Thursday, April 26, 2012

A. Hamilton on project management

Alexander Hamilton, one of America's founders, could have been one of the original thought leaders behind the governance of project management if he had been born a century and a half or so later.

Hamilton's main governing philosophy can be summed up in this simple idea:

Translated to project governance, Hamilton would have been in favor of a strong program office to set the rules and limitations of behavior, and to set the goals and vision of the larger ideas of the project, but at the same time he would have embraced a vigorous community of "do'ers" competing for the opportunity.

As a governance principle, Hamilton would oppose oversubscribing the powers and limitations of the program office, in the same he objected to the first ten amendments to the US constitution.

Instead of  writing many of the Federalist Papers that interpreted the constitution and gave rationale for many of its provisions, he might have written many of the supporting papers for the PMBOK and other project management standards. Perhaps he would be a modern day blogger.

Philosophically, he would support a professional cadre for project management. He made a distinction between the "consent of the governed" and governed by representatives. He felt that a professional group of governors would be required to master the complexity of a republican government, even as James Madison, another Federalist Papers author was concerned for scale and scalability of such a governance paradigm to a truly geo-distributed team (the States and the federal union)

Indeed, scale was on the mind of many. How do you convey a common culture, a common appreciation for the rule of governance (law), and a coordination of  seemingly independent actions such that there there is synergistic coherence towards the common goals?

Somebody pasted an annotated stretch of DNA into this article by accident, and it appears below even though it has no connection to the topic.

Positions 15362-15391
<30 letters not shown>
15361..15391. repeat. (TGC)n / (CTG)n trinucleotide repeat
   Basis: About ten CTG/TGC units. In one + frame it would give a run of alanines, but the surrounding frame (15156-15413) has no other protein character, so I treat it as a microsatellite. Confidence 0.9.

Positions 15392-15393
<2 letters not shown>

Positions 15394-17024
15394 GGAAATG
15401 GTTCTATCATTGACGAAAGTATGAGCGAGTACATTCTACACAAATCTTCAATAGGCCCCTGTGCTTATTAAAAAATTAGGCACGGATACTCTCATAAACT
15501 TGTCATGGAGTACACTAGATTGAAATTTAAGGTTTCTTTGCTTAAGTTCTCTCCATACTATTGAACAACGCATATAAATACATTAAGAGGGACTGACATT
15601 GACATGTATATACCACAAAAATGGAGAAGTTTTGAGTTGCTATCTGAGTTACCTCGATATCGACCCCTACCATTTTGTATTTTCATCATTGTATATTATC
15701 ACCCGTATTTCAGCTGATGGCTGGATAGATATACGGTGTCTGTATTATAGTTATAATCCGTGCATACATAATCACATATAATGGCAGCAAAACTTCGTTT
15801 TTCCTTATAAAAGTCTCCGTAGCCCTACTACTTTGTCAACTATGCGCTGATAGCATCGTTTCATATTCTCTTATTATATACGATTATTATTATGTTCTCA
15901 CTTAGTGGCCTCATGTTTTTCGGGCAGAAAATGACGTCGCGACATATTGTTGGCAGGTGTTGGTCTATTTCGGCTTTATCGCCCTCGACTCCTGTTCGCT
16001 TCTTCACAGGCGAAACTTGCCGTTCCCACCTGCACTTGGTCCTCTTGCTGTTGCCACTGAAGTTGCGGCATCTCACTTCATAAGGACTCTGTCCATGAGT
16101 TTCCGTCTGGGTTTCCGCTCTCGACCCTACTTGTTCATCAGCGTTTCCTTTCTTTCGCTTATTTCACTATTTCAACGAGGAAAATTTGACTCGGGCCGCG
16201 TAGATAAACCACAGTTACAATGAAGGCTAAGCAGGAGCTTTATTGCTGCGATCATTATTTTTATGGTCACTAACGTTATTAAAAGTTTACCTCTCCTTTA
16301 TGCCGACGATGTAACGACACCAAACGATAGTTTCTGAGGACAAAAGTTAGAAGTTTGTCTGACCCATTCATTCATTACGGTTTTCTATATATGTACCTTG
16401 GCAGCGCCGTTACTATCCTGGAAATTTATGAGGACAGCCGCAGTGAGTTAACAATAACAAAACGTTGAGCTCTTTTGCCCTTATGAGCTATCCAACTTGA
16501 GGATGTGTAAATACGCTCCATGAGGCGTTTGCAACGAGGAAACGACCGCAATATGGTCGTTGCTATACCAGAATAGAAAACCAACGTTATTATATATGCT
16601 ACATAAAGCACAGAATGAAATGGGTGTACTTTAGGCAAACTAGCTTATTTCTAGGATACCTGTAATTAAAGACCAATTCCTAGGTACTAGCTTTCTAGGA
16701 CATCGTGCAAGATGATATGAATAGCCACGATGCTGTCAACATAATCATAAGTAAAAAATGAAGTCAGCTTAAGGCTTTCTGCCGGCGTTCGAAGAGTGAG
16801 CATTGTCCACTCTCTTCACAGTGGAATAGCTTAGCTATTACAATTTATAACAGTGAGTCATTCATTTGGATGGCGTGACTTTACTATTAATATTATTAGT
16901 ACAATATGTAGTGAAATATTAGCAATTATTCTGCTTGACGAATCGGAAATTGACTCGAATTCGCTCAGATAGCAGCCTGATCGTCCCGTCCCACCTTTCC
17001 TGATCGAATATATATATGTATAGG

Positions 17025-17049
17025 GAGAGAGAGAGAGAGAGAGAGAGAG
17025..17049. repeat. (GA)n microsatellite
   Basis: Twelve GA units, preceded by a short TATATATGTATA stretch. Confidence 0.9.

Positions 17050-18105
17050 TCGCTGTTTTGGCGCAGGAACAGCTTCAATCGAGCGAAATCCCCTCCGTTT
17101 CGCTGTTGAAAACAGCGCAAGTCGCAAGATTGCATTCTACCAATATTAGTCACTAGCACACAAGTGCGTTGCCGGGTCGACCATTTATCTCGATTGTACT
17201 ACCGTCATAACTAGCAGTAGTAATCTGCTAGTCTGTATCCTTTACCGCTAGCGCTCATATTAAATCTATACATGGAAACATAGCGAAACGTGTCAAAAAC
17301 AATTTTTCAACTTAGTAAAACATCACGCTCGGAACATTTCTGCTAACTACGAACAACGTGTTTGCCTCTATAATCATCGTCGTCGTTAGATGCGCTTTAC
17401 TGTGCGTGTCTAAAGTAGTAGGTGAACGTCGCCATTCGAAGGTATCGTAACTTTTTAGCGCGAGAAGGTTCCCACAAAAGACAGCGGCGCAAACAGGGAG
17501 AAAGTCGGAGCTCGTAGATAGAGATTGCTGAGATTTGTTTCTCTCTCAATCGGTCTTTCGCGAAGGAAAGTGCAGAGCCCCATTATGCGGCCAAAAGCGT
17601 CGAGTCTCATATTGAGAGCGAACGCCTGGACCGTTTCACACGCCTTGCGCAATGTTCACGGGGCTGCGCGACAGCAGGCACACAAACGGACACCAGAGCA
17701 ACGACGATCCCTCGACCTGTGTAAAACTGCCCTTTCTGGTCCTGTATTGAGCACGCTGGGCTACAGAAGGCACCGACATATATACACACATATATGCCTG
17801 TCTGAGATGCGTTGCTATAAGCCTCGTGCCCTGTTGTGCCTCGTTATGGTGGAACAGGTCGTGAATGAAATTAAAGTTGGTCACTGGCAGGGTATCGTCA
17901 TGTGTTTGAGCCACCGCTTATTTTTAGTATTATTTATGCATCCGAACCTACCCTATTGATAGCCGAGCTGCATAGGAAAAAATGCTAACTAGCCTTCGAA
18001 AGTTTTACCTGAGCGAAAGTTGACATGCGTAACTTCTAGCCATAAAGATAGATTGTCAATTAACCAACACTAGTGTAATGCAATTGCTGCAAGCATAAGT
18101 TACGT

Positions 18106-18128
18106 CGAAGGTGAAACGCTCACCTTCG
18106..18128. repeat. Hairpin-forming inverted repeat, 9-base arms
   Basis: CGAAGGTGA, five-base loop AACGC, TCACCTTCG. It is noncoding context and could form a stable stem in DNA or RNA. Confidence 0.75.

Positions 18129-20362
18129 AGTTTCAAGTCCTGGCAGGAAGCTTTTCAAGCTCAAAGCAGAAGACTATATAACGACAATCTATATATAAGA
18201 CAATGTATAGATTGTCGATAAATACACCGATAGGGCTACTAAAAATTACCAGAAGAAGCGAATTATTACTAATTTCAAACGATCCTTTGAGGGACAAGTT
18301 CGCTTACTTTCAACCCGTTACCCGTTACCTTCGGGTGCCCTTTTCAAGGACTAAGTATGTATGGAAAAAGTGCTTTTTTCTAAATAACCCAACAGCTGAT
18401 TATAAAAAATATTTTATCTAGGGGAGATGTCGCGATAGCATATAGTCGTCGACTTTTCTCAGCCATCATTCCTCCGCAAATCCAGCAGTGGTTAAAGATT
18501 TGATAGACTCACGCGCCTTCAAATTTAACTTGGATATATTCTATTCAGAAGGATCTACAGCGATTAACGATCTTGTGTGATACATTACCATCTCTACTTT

In the United States, the importance of scale and integration was first grasped by Lincoln and his treasury secretary Salmon P. Chase as they approached a great war in 1861: the first problem was project funding--there was none. There wasn't even a national currency. So Lincoln and Chase, ever inventive as program managers, invented their own funding: they invented paper money and promised it was backed up by gold (it wasn't by the end of the war).

They invented creditor financing by selling war bonds, and they invented the supply chain on a national scale. They brought in new technologies and applied them to project execution for the first time: railroads for project mobility, and the telegraph for communications, earned value reporting, and marketing.

So, perhaps a rereading of the Federalist Papers as we put the finishing touches on V5 of the PMBOK might do us all a bit of good.

Photo: painting by John Trumbull, 1806

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